I think that one of my most important guidelines in this birther business is not to take myself too seriously. I put on a cowboy hat and call myself “Dr.” and it’s a bit like an adult version of a child game of “pretend” where I become a journalist or a lay expert on something or another. (The birthers play dress-up too, as forensic document examiners, legal experts, grand juries and saviors of freedom. The difference is that some of them take themselves far too seriously.)
It’s good for retired folks like me to have an intellectually stimulating hobby. It provides an opportunity to learn new things, provides a topic for conversation at parties, lets me meet really neat people, and gives me an environment to try out ideas and approaches to dealing with controversy.
One of the areas where my ability gets stretched is in the ethical domain. Certainly the free speech vs. community wellbeing issue is always at the forefront here on the blog. Banning and moderating comments is a difficult judgment with no perfect solution that I’ve found. Another ethical challenge is in the area of “helping the birthers.”
I believe that the birthers are wrong, and I think what they are doing is harmful, and I don’t want birther activity to succeed. One the other hand, birthers are people. When the Orly Taitz web site was down for several days, I felt her pain and considered sending her an email offering to help get it back up, since I know a lot about WordPress blogs. I decided against that for several reasons and from what I know now, I probably couldn’t have helped anyway. There are things I could show Orly to make her web site better, not only for the birthers but for me and the non-birthers who also go there. I don’t think she cares, so I think I’ll keep those suggestions to myself.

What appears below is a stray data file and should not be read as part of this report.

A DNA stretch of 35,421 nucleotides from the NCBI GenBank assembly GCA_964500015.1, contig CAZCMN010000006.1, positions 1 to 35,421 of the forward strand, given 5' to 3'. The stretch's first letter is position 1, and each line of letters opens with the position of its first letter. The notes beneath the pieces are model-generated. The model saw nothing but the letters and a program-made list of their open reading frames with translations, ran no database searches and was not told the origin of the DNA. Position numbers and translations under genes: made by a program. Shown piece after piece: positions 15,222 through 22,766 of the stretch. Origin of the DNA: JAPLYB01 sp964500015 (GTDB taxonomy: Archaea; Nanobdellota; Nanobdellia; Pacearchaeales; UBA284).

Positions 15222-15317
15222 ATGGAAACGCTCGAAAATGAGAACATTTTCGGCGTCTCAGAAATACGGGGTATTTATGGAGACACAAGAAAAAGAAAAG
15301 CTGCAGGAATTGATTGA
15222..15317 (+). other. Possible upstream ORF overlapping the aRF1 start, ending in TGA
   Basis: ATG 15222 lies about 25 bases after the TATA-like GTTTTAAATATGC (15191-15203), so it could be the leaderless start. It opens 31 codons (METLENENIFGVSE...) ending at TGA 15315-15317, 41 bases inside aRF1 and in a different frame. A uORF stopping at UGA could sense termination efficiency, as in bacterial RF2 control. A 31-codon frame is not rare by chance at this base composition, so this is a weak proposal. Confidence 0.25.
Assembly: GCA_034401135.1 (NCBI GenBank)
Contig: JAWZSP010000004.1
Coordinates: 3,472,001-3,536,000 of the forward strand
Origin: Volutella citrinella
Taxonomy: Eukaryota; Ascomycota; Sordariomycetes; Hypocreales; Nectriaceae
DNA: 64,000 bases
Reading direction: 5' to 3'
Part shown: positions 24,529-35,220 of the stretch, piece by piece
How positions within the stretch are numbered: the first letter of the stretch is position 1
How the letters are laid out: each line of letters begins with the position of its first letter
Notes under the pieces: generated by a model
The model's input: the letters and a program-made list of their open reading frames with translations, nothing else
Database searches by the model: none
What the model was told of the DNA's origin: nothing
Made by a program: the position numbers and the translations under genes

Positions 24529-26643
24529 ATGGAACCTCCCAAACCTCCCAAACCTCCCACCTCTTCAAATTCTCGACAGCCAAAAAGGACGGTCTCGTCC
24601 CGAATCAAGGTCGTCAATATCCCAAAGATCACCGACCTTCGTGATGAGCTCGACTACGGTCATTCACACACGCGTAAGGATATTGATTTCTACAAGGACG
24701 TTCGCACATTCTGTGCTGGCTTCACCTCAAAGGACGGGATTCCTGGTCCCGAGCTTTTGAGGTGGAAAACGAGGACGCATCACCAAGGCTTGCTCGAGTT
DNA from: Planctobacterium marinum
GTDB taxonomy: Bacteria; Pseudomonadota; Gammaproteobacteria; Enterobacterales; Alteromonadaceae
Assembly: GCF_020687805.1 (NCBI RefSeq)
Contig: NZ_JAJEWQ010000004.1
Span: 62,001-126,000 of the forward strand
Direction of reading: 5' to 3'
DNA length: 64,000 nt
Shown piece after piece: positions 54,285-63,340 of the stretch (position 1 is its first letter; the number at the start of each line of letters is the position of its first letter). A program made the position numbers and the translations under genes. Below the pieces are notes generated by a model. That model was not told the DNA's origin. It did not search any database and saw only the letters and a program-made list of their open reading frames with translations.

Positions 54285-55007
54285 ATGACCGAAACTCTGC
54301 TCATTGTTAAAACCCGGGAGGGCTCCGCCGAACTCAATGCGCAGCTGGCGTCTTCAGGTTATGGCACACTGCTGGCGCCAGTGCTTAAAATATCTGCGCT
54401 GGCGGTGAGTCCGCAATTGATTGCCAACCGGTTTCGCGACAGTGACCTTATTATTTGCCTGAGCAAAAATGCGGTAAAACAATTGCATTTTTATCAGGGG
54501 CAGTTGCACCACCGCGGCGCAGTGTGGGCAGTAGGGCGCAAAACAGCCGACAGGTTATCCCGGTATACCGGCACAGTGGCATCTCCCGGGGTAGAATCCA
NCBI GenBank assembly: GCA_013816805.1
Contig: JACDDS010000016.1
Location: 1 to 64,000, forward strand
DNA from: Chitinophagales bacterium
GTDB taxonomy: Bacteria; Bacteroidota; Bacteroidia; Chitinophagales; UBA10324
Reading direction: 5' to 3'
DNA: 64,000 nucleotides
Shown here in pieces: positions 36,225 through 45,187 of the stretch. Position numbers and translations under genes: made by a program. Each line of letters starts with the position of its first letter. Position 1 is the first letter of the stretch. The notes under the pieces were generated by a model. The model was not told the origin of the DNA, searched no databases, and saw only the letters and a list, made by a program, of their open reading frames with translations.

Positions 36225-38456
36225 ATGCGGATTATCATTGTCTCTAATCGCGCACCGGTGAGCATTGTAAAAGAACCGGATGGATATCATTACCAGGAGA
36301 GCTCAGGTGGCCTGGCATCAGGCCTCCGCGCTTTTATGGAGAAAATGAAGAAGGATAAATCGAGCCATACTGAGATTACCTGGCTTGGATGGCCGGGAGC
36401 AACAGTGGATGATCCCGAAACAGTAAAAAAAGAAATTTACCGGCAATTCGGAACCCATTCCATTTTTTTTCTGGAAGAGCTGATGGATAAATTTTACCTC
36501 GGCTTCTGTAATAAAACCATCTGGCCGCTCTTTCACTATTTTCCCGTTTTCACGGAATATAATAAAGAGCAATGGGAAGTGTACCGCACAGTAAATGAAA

I sent birther attorney Van Irion a case citation once on something he needed to prove. He wrote back saying he already knew it (I have my doubts). Now I am confronted with another situation where I have a citation that I believe might help some unspecified birther out of an unspecified tight spot.
I think the ethical answer comes in the introductory principle in this article, not to take myself too seriously. In my 62 years, I have found three great spiritual insights that I will share with you below, and note that the second seems to apply to the current situation
- “Life is difficult” (Scott Peck, The Road Less Traveled)
- Some things are my problem, and some are not
- It’s not about me anyway